At this year's Shell-Eco Marathon, a Swedish team developed a car that set a new fuel-efficiency record by traveling 98 miles on just 15 cents worth of electricity. Norwegian artist Markus Moestue created one of the most amazing trikes we've ever seen -- it's shaped like a dinosaur! Germany shattered its own record by producing 31 percent of its electricity from renewables in the first half of 2014. And this week, Inhabitat caught up with Yves Béhar, the designer behind the One Laptop Per Child Project, the NYC Condom, Jawbone Up and the SodaStream Source. In the wide-ranging interview, Béhar discussed everything from his first architecture contract to the notion of data overload.
California dipped its toe in the Tesla Gigafactory sweepstakes this week -- however the state might waive environmental laws to win the project. The proposed Gigafactory would build the long-range lithium-ion batteries needed to construct Tesla's Model III range of vehicles. Elsewhere in the Golden State, researchers at Stanford presented a "roadmap" for powering the entire state with renewable energy by 2050. The plan calls for developing a broad mix of hydro, wind and solar energy. In the quest to charge mobile devices on the fly, scientists from Nokia and Queen Mary University of London have figured out a way to harvest the power of sound, converting sonic vibrations into electricity. But until that technology hits the mainstream, we'll have to settle for more conventional charging methods. In New York City, for example, a new solar-powered charging station called CityCharge recently popped up at Bryant Park, enabling New Yorkers to power up from a small cafe table.
Architect Santiago Calatrava has come under fire in recent years for cost overruns and leaks in some of his sculptural buildings, but the early returns are good on the starchitect's new Innovation, Science and Technology Building at Florida Polytechnic University. The elegant day-lit building is wrapped with a lightweight aluminum trellis that cuts solar gain by 30 percent (and it makes it look like a futuristic spaceship). In Singapore, construction recently wrapped on Lucasfilms' new headquarters, which looks like a big glassy Sandcrawler. In Kunshan City, China, a restaurant that is staffed by 15 small, humanoid robots recently opened. The robots cook, take orders, serve meals and greet customers as they arrive. Hospital food is usually tough to choke down, but the Eskenazi Health Hospital in Indianapolis decided to flip the script. The hospital features a large vegetable garden on its roof, providing patients, hospital staff and the community with a space to engage with nature and food. Meanwhile, the latest project from Thai architecture firm Onion will bring out the kid in all of us: a home inspired by Tom and Jerry cartoons complete with curved passageways reminiscent of mouseholes.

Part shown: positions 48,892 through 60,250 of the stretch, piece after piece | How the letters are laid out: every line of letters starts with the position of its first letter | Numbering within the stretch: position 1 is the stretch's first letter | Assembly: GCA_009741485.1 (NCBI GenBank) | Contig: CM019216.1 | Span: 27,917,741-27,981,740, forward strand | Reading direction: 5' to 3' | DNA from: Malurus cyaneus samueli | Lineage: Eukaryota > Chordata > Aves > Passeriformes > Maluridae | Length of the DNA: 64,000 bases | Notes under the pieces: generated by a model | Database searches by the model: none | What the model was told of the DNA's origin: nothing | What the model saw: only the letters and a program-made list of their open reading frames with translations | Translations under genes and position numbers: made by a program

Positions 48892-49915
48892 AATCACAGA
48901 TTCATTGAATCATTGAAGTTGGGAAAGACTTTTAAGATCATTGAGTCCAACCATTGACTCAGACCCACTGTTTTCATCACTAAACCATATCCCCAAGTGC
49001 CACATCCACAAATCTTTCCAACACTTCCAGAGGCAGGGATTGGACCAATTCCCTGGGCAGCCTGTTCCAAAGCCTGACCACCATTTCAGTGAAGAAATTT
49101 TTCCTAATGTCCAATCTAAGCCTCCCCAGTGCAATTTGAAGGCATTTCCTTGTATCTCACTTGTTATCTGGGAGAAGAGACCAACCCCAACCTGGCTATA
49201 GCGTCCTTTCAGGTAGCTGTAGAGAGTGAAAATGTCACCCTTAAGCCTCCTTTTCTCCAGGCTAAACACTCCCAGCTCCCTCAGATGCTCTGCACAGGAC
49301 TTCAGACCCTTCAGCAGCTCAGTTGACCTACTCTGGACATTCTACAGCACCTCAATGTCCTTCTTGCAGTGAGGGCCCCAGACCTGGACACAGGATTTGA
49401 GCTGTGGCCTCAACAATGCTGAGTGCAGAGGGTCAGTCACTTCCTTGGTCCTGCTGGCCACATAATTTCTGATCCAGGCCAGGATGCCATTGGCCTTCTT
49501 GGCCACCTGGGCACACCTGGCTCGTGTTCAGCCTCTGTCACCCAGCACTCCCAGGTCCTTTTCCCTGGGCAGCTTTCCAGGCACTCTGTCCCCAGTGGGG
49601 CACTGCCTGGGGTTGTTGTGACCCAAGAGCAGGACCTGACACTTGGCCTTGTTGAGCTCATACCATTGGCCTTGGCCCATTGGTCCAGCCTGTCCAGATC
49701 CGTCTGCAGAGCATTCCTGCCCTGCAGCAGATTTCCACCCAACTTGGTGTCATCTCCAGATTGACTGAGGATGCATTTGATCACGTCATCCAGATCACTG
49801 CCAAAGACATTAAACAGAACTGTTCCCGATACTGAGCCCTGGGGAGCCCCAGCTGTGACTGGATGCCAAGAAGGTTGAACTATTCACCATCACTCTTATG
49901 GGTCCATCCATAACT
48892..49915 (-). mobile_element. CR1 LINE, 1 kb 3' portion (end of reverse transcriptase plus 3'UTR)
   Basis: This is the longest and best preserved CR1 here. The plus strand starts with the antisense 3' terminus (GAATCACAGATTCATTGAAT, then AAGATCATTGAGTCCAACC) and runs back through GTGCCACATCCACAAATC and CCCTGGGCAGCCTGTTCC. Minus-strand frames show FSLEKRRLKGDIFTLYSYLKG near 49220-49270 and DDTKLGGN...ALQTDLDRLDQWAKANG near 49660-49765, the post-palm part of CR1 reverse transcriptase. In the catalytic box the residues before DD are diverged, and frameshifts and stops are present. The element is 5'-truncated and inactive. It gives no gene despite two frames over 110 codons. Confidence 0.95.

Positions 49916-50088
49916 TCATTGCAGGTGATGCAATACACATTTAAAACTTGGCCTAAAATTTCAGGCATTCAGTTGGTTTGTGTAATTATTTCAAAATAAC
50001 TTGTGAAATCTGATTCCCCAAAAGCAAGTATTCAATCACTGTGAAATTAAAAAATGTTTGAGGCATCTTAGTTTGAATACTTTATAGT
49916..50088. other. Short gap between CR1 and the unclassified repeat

The realms of 3D printing and fashion continue to overlap: Continuum Fashion founder Mary Huang recently created "Myth," the world's first ready-to-wear 3D-printed shoe collection. In other fashion news, Dutch designer Anouk Wipprecht has produced what she calls the "Faraday Cage" dress, which is made from metal plates, chain mail and a spiky grilled helmet. The coolest thing about Wipprecht's suit of armor: Its wearer can get zapped by lighting, and the suit will distribute the charge while keeping you safe. Designer Naomi Kizhner unveiled a line of truly unusual "invasive" jewelry that turns involuntary physical movements like blinking into electricity. And for underwater speed demons, Speedo recently unveiled a new pair of flippers that are modeled after a humpback whale's fins -- and they look pretty neat, too.